The Economics Quarterly: 2017Q2


The GDP Growth Rate for 2017 Quarter 1 was officially 1.4%, considerably below the 15-year mean, which includes the 2007-2008 recession that makes that number considerably easier to beat. The 4-year trend from 2013 through Quarter 1 of this year continues to show a downward trend, though 2013 and 2014 were the strongest economic years of Obama’s 8 years in office, and the economy has cooled off considerably since. The Q1 number missed the forecasted number of 2.5% considerably, which proved my concern that poor initial job numbers for March, which have since been revised down even further to 50,000, reflected slower GDP growth in Q1.

GDP Growth Rate – 15-Year (1/1/2002-7/7/2017)

GDP Growth Rate – 4-Year Trend (7/1/2013-7/7/2017)



In June, the Federal Reserve announced yet another interest rate hike, bringing the Federal Funds Rate to 1.25%. While still at a historically low level, far below its peak of 5.25% in 2006-2007, and well below the 15-year mean, the Fed seem intent on driving up the Funds Rate as quickly as they can while somewhat positive trends continue. The Interbank Rate is at 1.30%, which is also pretty well below the 15-year mean and has been creeping upward since early 2016.

Federal Funds Rate Rate – 15-Year (1/1/2002-7/7/2017)

Interbank Loan Rate – 15-Year (1/1/2002-7/7/2017)


Inflation has cooled down to 1.9% from its high of 2.7% in February and is back below the 15-year mean. Though it remains above the mean since January 2016 (not shown), the trend downward could reflect either a trend down in the market itself or the market’s reaction to a tightening money supply, however, the Fed Funds rate still being very low makes the latter highly unlikely. Regardless, the rate is still on an upward trend since at least 2015.

Inflation Rate – 15-Year (1/1/2002-7/7/2017)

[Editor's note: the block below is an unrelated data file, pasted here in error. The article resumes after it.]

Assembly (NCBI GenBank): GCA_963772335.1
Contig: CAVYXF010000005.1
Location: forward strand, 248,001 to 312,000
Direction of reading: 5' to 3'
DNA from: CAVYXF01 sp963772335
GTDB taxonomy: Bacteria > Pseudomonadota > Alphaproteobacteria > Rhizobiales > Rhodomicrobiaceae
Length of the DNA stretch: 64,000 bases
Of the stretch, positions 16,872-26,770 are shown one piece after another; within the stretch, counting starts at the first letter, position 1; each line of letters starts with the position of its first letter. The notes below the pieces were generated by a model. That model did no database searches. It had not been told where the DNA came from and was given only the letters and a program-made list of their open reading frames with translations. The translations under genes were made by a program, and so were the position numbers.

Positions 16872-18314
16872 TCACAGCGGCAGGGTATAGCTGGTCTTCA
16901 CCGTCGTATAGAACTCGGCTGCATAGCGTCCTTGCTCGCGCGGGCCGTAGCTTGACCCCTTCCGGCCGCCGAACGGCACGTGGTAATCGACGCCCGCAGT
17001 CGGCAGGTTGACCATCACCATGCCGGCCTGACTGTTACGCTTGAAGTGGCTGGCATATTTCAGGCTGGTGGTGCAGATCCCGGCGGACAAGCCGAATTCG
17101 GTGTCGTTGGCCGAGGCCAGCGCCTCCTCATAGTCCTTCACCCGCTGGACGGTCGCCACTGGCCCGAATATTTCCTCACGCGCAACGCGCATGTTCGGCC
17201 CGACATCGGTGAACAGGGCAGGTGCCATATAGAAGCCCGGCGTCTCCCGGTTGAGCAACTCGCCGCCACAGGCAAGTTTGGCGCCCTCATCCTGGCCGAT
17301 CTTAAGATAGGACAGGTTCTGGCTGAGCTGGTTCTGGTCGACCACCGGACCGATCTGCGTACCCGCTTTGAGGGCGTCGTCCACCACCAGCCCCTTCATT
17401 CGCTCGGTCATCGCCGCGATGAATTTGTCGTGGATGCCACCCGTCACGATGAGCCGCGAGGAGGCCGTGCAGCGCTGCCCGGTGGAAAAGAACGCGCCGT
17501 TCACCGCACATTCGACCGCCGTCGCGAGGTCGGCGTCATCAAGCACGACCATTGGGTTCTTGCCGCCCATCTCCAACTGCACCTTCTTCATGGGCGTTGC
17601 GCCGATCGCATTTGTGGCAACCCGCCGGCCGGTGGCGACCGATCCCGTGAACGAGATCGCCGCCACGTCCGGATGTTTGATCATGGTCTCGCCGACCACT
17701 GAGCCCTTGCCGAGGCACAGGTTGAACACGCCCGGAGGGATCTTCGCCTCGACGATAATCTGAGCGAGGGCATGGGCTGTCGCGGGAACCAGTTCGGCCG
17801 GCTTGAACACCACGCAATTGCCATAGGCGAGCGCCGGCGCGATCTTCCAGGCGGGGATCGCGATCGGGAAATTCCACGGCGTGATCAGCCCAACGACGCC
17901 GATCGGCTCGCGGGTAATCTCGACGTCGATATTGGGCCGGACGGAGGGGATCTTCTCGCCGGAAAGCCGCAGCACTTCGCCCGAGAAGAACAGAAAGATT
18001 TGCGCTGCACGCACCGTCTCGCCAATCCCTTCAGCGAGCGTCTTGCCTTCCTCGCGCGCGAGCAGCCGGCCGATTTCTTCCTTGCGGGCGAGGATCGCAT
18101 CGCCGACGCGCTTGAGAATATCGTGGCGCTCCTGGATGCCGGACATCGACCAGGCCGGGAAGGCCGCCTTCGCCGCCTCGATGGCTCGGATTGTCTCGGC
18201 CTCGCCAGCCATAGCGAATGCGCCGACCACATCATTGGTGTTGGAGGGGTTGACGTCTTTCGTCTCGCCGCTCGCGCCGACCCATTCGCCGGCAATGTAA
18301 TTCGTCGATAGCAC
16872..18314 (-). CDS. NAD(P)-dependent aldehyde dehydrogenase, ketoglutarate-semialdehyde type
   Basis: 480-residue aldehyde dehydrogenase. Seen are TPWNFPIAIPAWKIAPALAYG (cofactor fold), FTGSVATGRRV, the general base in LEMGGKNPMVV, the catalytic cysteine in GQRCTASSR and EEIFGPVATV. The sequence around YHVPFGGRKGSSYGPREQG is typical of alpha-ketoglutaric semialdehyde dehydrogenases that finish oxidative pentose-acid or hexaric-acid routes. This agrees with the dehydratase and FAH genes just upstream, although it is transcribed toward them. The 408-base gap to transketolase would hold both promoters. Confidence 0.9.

New Orders of capital goods remains above the 15-year mean, but decreased in March in a reflection of the slowdown in the economy in Q1. There has been an upward trend since mid 2016, however, fairly in line with the up tick in Labor Force Participation.

Capital Goods New Orders – 15-Year (1/1/2002-7/7/2017)


The jobs numbers for 2017 Quarter 1 totaled 498,000 net jobs, down from the initial Q1 estimate of 533,000, compared to 443,000 net jobs in 2016 Quarter 4 and 588,000 jobs in 2016 Quarter 1, so job numbers in Q1 were a mixed signal. The job numbers for 2017 Quarter 2 totaled 581,000, as of the preliminary numbers for just released yesterday. Presently, Q2 seems to be on track to be slightly below the 4-year average of 210,000 monthly jobs, with the 150,000 May numbers dragging it down, even though the 222,000 jobs (preliminary) in June are on the mark for the 4-year median.

Job Numbers – 4-Year (1/1/2013-7/7/2017)


The Labor Force Participation Rate (LFPR) continues to a recent positive trend since April 2015 (not graphed), climbing to 62.8% in June. The LFPR remains at historic lows, however, far below the 15-year mean, with no indication of any increases in the near future. The 4-year trend remains negative with very slow recovery.

Labor Force Participation Rate – 15-Year (1/1/2002-7/7/2017)


Labor Force Participation Rate – 4-Year (4/1/2013-7/7/2017)



Finally, the National Debt to GDP ratio climbed to 106.10% at the end of 2016. There isn’t any data from 2017, but we should have some indication by the next Economics Quarterly for the first part of this year. Most people reading this will understand what this means, for those that don’t, however, presently the federal debt load is more than all of the wealth that the entire US economy generates in a year. This does not include future obligations (such as Medicare and Social Security).

Debt to GDP – 4-Year (4/1/2013-7/7/2017)